Resistance remains a common response, today and yesterday.
When I worked in Chambon-sur-Lignon in France, I heard whispers that the townspeople saved 5000 Jewish children and adults during World War II. I assumed all the surrounding towns must have hidden Jewish children and adults. Not true. Other villages saved a few, but Chambon-sur-Lignon, near the demarkation between occupied France to the North and the Resistance of Southeast France, saved many more lives than the surrounding small towns.
The farmers and townspeople hid the children in barns, the woods, and false closets. They “hid” them in plain sight in schools and dormitories. Jewish teachers escaped certain death or death camps, if they had remained in large cities. The people of Chambon never hesitated to imperil their lives to save others. Andre Trocme, the minister in this Huguenot enclave, encouraged the entire town with his mantra of righteousness.
More than twenty years after the war, I traveled to Chambon. When I lost my suitcase and needed a job, a lady in Chambon found work for me in a rehabilitation center. The director loaned me clothes. Kindness surrounded me. I learned the importance of loving others, no matter what. The people of Chambon treated me as they treated the Jewish children during the war.
Throughout my life, the lessons I learned helped me with personal and professional strife. Ten years ago, when my husband and I decided to return to see where I worked, my research included watching Weapons of the Spirit (a film by Pierre Sauvage) and scanning a few books. I decided someday I would write about my experience.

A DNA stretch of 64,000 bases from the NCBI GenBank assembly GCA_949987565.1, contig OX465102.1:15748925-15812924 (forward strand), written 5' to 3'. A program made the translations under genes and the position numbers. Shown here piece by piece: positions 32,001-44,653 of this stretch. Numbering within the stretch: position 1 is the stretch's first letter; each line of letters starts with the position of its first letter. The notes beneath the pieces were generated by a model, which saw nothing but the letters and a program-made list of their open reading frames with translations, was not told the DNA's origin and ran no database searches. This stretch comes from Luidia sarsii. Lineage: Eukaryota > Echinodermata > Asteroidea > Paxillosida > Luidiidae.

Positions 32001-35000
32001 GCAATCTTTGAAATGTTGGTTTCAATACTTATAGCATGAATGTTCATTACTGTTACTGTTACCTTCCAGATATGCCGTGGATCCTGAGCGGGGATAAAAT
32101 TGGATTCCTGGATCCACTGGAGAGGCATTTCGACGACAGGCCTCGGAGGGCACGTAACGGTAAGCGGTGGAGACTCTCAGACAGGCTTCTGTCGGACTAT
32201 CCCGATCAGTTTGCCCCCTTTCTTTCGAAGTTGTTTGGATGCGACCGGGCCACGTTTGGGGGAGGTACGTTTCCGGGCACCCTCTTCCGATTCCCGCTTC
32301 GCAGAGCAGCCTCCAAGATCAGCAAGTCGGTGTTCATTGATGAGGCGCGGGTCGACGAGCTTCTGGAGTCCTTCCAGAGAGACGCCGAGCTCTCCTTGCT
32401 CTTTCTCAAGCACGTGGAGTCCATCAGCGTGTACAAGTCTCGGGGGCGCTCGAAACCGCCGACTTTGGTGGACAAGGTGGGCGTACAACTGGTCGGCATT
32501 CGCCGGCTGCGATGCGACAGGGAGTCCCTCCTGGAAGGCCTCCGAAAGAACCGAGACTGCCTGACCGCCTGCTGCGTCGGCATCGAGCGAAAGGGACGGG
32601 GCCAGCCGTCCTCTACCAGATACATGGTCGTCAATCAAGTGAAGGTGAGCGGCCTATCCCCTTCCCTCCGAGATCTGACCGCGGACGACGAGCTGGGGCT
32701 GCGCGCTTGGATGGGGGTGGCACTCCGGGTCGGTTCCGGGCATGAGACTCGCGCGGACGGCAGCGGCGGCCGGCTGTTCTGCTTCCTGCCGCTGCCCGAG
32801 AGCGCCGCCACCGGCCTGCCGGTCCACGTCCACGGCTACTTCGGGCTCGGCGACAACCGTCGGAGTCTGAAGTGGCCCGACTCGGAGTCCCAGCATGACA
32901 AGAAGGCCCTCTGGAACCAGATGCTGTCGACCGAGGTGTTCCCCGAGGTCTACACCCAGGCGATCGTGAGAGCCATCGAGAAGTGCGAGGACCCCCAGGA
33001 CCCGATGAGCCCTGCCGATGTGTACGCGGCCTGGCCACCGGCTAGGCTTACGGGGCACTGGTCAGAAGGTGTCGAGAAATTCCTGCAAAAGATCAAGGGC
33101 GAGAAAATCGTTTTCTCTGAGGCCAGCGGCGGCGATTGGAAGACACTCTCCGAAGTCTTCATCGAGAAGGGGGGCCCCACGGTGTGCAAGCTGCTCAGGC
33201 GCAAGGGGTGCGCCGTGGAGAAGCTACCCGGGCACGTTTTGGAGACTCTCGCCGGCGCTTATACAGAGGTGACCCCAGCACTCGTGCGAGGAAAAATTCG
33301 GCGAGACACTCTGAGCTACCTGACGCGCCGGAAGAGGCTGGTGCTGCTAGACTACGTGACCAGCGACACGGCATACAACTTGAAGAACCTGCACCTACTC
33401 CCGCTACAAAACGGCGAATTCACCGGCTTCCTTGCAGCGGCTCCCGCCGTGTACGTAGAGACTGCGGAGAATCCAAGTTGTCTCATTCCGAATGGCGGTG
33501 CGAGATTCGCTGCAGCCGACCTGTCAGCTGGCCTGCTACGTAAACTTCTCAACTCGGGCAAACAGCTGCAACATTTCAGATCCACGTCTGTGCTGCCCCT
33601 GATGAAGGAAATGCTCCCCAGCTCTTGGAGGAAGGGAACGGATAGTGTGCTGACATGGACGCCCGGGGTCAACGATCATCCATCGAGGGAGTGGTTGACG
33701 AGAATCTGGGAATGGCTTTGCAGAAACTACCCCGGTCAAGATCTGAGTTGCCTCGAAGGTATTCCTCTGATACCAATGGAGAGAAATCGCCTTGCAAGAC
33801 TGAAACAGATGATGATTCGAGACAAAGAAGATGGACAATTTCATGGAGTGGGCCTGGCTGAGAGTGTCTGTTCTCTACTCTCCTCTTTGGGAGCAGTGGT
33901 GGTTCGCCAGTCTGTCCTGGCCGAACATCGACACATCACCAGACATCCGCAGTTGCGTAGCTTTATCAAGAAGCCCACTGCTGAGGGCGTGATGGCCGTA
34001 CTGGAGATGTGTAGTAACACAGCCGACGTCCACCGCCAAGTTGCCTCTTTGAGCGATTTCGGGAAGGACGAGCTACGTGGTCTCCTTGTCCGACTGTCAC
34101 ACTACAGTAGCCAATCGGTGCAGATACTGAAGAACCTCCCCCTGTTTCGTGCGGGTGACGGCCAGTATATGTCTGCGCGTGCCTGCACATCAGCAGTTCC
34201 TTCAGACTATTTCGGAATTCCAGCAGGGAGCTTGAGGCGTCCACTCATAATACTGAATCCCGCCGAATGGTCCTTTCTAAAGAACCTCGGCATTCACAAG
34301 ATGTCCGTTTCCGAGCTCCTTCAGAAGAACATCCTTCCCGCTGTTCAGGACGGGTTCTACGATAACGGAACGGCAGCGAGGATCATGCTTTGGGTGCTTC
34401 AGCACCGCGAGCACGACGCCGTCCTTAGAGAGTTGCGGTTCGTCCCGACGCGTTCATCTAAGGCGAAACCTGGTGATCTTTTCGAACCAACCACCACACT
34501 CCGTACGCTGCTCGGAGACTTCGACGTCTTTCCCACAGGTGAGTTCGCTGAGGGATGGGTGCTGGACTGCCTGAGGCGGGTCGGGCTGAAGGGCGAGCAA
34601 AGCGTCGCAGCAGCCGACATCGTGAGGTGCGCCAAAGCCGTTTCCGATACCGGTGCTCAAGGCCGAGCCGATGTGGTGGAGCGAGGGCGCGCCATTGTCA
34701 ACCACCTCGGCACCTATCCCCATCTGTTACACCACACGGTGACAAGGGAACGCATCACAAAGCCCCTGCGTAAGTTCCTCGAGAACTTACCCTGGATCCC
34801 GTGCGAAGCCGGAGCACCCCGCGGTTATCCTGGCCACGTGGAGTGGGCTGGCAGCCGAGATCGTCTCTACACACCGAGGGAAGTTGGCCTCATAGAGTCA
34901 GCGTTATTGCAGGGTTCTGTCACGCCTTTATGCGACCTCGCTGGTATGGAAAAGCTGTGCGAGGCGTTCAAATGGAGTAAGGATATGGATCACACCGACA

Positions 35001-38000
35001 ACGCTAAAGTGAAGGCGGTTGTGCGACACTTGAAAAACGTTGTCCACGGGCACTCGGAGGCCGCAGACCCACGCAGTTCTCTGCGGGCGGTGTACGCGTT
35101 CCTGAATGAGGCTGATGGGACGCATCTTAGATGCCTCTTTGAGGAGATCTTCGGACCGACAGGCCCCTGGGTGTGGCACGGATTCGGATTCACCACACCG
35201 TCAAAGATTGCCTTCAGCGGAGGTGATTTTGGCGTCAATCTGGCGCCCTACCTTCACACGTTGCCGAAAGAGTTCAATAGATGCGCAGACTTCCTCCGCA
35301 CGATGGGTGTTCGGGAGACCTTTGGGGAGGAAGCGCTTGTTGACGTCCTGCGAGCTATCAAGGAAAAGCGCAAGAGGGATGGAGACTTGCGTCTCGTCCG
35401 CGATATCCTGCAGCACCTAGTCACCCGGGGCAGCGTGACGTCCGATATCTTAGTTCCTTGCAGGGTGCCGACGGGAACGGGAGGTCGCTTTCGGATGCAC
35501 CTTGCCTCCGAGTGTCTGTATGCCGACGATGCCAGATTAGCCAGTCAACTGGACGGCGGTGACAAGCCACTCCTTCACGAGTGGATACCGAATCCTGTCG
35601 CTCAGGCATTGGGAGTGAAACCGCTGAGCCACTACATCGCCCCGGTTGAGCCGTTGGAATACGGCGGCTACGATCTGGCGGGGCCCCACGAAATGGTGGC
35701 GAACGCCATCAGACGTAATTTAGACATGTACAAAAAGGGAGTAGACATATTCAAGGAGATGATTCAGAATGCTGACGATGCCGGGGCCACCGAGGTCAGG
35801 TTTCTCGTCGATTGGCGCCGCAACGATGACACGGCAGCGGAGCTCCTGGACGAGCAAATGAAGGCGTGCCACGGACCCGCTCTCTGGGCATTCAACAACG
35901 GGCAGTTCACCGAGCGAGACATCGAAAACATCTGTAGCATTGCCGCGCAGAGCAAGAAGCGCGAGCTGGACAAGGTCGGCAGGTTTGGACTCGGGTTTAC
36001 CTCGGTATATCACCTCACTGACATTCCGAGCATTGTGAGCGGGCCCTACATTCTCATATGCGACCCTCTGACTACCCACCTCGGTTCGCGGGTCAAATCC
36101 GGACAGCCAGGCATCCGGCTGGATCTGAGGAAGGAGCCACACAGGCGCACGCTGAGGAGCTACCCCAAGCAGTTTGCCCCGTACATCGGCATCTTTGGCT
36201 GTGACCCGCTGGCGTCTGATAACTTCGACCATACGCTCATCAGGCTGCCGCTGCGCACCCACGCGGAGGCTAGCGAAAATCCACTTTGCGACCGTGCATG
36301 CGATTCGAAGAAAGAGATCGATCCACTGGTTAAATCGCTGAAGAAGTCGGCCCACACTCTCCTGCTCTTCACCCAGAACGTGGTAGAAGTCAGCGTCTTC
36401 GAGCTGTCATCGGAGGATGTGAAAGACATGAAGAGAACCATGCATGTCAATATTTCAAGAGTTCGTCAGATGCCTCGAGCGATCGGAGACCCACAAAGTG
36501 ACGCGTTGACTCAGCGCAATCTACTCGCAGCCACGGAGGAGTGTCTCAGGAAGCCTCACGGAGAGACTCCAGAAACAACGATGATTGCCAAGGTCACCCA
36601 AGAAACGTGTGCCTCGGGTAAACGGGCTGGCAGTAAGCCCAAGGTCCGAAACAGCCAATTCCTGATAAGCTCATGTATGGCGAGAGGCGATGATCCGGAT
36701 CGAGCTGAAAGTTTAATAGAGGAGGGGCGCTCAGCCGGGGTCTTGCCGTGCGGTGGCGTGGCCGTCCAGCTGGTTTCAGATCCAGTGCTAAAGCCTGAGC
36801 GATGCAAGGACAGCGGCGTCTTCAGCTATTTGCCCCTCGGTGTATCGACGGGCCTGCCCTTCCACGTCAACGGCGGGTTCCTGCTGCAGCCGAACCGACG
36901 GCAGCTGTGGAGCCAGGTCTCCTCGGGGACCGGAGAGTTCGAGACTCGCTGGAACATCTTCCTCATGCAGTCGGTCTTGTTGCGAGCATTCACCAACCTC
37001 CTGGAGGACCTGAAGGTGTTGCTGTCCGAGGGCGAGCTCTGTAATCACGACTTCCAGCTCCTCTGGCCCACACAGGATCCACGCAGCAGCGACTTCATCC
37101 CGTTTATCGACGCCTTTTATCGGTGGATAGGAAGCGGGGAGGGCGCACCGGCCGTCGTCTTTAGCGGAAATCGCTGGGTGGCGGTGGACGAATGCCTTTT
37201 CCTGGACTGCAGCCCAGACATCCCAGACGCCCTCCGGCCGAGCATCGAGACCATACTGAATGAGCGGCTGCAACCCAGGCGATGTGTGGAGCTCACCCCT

Last year my memoir, Gift of the Suitcase was launched after struggling with deeper research, recollections and the writing process. My scrutiny and networking continues. When an online alert notified me that Pierre Sauvage would speak in Tulsa for two appearances in mid-November, I wanted to attend.
A serious illness attacked me, called the Yebbits. Yeh, but what if I get lost? Yeh, but what if he forgets we connected online? Yeh, but what if I can’t find the hotel, the theater, a place to eat? Yeh, but what if the hotel isn’t safe? I pushed my resistance aside. Yeh-but I’m going!
And I never got lost on my 500-mile round trip to Tulsa.
The Movie and Message
Pierre’s remastered Weapons of the Spirt film will be re-released in 2018. His talk on Sunday commemorated the Jewish holiday Kristallnacht (Night of the Broken Glass), when thousands of Jewish businesses and synagogues in Germany were destroyed, considered the beginning of the Holocaust in the late 1930s.
The powerful message resonated with the people, as the audience had lost relatives and friends among the six million killed. Pierre spoke about the persecution of the Huguenots centuries before they migrated to Chambon. He reminded the audience about the massacre in Tulsa in 1921 when homes of African Americans were destroyed and as many as 300 lost their lives. He noted the sexual harassment in the movie industry near his home in Los Angeles.
Pierre is working on several other documentaries. He is dedicated to making the world a better place. We both want a better world.
We do not want another Holocaust. With so much hatred, vengeance, and ugliness in the news, his message of kindness adds value in a world of chaos. Let’s all reach out with kindness every day.
Let’s replace grouchy with grins. Let’s smile more, befriend more, and remember the humble citizens of Chambon. Chiseled in stone over the door of their small Chambon church, it says aimez vous, les uns, les autres. (Translation: Love one another.)
“Don’t look away.” Pierre Sauvage